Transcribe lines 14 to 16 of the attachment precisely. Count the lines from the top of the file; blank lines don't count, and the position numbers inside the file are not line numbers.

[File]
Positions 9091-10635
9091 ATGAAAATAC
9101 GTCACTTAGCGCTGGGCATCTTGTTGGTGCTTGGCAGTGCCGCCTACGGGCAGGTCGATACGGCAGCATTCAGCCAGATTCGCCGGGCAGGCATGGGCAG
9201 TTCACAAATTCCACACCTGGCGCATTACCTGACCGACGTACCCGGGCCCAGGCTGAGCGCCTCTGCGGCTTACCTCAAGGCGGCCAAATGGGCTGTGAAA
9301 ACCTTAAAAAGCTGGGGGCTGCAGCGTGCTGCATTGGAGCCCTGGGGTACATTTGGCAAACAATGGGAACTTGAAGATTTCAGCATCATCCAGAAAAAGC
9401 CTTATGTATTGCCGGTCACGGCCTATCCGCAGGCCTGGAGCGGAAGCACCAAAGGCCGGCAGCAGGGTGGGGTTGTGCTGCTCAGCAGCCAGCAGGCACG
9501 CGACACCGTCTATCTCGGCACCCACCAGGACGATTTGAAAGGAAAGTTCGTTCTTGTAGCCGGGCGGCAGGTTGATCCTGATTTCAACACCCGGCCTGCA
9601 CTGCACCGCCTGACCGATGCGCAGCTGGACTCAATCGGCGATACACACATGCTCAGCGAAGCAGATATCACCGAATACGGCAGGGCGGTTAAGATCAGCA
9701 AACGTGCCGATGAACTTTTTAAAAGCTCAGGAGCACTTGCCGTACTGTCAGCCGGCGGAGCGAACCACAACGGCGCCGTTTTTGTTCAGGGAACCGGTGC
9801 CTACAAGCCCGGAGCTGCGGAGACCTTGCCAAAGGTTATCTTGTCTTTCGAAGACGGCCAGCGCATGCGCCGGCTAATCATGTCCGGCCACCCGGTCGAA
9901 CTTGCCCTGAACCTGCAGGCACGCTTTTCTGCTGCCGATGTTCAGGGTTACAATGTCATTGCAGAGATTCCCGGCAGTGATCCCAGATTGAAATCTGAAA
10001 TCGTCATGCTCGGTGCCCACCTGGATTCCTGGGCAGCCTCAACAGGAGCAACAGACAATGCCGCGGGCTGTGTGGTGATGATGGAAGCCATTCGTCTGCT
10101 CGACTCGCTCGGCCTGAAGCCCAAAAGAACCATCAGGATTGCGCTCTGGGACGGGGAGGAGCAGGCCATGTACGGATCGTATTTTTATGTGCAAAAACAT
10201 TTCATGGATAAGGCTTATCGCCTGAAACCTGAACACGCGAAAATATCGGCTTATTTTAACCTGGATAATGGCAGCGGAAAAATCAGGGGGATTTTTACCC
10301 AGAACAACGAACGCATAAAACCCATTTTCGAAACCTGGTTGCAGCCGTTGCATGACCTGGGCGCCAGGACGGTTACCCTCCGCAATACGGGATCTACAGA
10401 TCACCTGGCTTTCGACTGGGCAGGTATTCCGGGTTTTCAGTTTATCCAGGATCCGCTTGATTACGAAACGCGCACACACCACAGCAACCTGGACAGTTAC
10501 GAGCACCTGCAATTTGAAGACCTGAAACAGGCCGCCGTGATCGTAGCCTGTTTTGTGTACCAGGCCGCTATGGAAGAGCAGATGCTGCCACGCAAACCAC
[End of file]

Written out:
10201 TTCATGGATAAGGCTTATCGCCTGAAACCTGAACACGCGAAAATATCGGCTTATTTTAACCTGGATAATGGCAGCGGAAAAATCAGGGGGATTTTTACCC
10301 AGAACAACGAACGCATAAAACCCATTTTCGAAACCTGGTTGCAGCCGTTGCATGACCTGGGCGCCAGGACGGTTACCCTCCGCAATACGGGATCTACAGA
10401 TCACCTGGCTTTCGACTGGGCAGGTATTCCGGGTTTTCAGTTTATCCAGGATCCGCTTGATTACGAAACGCGCACACACCACAGCAACCTGGACAGTTAC